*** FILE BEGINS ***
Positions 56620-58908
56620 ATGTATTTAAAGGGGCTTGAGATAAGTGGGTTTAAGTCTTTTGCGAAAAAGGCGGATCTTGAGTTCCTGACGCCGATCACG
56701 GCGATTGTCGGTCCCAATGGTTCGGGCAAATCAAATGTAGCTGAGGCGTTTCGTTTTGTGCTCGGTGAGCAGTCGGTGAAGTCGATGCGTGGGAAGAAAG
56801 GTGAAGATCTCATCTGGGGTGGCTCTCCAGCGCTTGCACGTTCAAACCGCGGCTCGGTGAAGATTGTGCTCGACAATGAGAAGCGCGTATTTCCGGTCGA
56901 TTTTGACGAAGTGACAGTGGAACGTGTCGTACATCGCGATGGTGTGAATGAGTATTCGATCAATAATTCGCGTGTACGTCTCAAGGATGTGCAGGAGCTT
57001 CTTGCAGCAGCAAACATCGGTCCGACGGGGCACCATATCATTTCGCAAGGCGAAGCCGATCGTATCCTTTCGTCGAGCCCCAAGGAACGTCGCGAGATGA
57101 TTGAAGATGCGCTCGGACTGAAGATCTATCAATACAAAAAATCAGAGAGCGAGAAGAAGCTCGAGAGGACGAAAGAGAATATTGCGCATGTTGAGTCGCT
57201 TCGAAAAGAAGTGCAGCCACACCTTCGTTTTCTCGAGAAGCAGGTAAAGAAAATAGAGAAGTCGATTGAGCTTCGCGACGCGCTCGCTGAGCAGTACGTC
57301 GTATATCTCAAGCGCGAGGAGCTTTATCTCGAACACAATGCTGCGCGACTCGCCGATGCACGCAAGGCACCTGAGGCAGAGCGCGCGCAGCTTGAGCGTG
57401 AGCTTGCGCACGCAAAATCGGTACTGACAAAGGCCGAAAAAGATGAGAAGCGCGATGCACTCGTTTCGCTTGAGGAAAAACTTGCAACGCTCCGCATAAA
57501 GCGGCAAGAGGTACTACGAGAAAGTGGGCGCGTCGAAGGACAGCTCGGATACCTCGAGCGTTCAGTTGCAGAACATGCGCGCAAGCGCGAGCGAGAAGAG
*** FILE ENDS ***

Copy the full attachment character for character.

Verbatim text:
Positions 56620-58908
56620 ATGTATTTAAAGGGGCTTGAGATAAGTGGGTTTAAGTCTTTTGCGAAAAAGGCGGATCTTGAGTTCCTGACGCCGATCACG
56701 GCGATTGTCGGTCCCAATGGTTCGGGCAAATCAAATGTAGCTGAGGCGTTTCGTTTTGTGCTCGGTGAGCAGTCGGTGAAGTCGATGCGTGGGAAGAAAG
56801 GTGAAGATCTCATCTGGGGTGGCTCTCCAGCGCTTGCACGTTCAAACCGCGGCTCGGTGAAGATTGTGCTCGACAATGAGAAGCGCGTATTTCCGGTCGA
56901 TTTTGACGAAGTGACAGTGGAACGTGTCGTACATCGCGATGGTGTGAATGAGTATTCGATCAATAATTCGCGTGTACGTCTCAAGGATGTGCAGGAGCTT
57001 CTTGCAGCAGCAAACATCGGTCCGACGGGGCACCATATCATTTCGCAAGGCGAAGCCGATCGTATCCTTTCGTCGAGCCCCAAGGAACGTCGCGAGATGA
57101 TTGAAGATGCGCTCGGACTGAAGATCTATCAATACAAAAAATCAGAGAGCGAGAAGAAGCTCGAGAGGACGAAAGAGAATATTGCGCATGTTGAGTCGCT
57201 TCGAAAAGAAGTGCAGCCACACCTTCGTTTTCTCGAGAAGCAGGTAAAGAAAATAGAGAAGTCGATTGAGCTTCGCGACGCGCTCGCTGAGCAGTACGTC
57301 GTATATCTCAAGCGCGAGGAGCTTTATCTCGAACACAATGCTGCGCGACTCGCCGATGCACGCAAGGCACCTGAGGCAGAGCGCGCGCAGCTTGAGCGTG
57401 AGCTTGCGCACGCAAAATCGGTACTGACAAAGGCCGAAAAAGATGAGAAGCGCGATGCACTCGTTTCGCTTGAGGAAAAACTTGCAACGCTCCGCATAAA
57501 GCGGCAAGAGGTACTACGAGAAAGTGGGCGCGTCGAAGGACAGCTCGGATACCTCGAGCGTTCAGTTGCAGAACATGCGCGCAAGCGCGAGCGAGAAGAG